In addition to novel vehicle concepts, the DLR Institute of Vehicle Concepts in Stuttgart is also developing new technologies in the area of body development. Predominantly material combinations and concepts for which no validated computation methodology yet exists are being tested for this. Among these are for instance components and assemblies made of fibre-reinforced plastics or novel energy absorption concepts that are implemented, for example, in the form of machined pipes in a novel front end developed at the Institute.
The Institute of Vehicle Concepts has developed and set up a crash facility in co-operation with Doktor Steffan Datentechnik GmbH, which enables the testing of large components and substructures. Setting up a complete body is thus unnecessary.
These component and assembly tests can confirm computation results of structures in early development phases. The flexible structure of the dynamic component test facility enables crash tests to be adjusted exactly to the customer's needs.
The crash facility's benefits in overview:
The crash facility's structure
The facility consists of two test sleds to enable representing as many test configurations as possible. For a crash test, one of the two test sleds is accelerated along a track railway and impacts the second test sled. The latter test sled can either be fixed, for instance to simulate a frontal crash against a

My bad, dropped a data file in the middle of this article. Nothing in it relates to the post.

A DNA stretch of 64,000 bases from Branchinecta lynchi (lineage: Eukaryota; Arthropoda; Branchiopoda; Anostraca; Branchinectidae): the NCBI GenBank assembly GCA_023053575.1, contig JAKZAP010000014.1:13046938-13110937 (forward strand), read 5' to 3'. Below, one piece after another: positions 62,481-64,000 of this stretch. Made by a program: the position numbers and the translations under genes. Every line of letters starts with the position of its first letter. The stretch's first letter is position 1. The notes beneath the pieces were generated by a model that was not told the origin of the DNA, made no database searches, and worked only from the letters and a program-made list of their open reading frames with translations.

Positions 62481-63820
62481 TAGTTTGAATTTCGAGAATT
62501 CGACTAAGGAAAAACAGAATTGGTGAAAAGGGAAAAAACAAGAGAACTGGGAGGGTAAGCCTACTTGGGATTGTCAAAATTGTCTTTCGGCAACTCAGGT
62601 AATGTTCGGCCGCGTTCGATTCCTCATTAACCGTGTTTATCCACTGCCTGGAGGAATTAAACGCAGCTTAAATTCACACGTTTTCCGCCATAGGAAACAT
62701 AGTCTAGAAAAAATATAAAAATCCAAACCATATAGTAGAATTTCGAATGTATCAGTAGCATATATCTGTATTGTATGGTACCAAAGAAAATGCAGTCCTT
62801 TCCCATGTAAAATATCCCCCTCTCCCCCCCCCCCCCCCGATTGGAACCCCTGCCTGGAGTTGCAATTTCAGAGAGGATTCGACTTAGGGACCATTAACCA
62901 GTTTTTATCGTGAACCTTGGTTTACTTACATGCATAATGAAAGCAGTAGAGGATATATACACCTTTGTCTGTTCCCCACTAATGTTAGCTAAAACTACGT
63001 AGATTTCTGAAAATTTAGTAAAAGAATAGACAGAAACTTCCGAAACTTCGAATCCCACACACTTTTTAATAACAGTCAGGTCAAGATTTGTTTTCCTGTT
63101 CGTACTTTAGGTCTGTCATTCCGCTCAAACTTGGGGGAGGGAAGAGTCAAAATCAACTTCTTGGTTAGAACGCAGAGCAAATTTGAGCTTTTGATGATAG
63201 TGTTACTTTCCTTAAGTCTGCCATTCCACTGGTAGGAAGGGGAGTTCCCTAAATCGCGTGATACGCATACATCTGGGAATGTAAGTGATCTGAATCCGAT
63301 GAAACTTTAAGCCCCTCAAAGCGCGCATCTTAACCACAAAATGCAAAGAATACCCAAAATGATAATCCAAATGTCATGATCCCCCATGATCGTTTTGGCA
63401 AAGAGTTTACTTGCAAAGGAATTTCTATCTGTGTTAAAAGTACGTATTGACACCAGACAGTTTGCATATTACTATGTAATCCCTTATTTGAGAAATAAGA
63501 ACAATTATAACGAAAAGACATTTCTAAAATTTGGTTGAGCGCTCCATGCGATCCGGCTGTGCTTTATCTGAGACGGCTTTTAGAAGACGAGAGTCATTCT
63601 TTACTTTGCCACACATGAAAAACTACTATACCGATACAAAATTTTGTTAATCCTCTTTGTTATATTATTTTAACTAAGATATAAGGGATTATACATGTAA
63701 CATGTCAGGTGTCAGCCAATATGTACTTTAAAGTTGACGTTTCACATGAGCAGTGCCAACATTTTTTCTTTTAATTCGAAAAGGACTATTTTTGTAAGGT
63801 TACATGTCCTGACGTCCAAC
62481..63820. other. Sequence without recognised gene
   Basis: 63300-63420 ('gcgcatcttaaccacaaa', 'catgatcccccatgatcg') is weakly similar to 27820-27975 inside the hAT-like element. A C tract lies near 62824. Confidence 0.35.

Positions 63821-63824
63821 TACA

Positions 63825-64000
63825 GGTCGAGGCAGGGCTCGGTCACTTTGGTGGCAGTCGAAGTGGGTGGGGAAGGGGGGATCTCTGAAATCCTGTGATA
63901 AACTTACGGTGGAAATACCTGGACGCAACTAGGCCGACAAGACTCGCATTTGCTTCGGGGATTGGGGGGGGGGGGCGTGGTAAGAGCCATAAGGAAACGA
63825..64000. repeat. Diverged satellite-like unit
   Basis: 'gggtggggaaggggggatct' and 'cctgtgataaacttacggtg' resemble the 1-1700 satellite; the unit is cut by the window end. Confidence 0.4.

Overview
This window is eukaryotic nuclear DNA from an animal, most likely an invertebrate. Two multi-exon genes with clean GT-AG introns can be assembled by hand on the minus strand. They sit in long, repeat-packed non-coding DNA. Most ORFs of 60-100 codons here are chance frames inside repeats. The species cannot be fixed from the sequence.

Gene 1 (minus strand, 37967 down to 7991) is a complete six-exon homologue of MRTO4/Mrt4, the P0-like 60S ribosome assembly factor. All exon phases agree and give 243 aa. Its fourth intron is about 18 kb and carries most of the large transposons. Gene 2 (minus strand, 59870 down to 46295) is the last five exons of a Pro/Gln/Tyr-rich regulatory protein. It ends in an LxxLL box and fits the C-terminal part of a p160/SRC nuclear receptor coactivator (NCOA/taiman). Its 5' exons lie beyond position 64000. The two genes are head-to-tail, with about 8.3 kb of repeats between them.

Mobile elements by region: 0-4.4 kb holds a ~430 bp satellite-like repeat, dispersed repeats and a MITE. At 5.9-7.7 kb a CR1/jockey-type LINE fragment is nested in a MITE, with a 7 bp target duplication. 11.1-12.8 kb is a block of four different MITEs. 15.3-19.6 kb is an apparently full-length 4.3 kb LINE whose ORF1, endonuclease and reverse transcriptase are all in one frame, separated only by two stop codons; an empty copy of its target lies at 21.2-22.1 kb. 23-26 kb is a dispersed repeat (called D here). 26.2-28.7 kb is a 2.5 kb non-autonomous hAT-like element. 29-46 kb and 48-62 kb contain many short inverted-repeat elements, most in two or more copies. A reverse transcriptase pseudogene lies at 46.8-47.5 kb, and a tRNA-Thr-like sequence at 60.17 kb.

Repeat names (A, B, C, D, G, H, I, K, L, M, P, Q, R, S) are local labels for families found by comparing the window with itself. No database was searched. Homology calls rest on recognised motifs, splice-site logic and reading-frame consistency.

standing obstacle, or set up on the track railway freely movable in the longitudinal direction.
The second case is used for instance to reproduce a side impact. Test sled acceleration is done using a cylinder operated with compressed air. A hydraulic brake regulates the cylinder's force of acceleration. The impact speed can be exactly defined this way. The rapidity of the regulation also yields the possibility of simulating crash momentum directly through the cylinder's acceleration. This function can be used for instance to test air bags or electronic components.
Capability The test sled can accelerate to a maximum of 64 km/h with a total mass of 1300 kg. Large body structures for light- to medium-weight vehicle designs can be tested under realistic conditions with this. The test sleds are guided vertically as well as in the transverse direction to achieve high reproducibility of the experiments.
Metrology Each test sled is equipped with a data acquisition system in order to record measured values at up to 42.5 kHz. Accelerations, elongations, forces, and deformations can be recorded during the collision depending on sensor equipment. High-speed video cameras and a lighting system are available for high-speed photographs of the crash. Software for point tracking enables local deformations and speed progressions to be investigated directly on the component.
The crash facility's most important operating figures
max. 206 kJ
max. 19 m/s at 1100 kg and max. 17.8 m/s at 1300 kg
Test space dimensions:
2.0 m x 3.5 m x 3 m (L x W x H)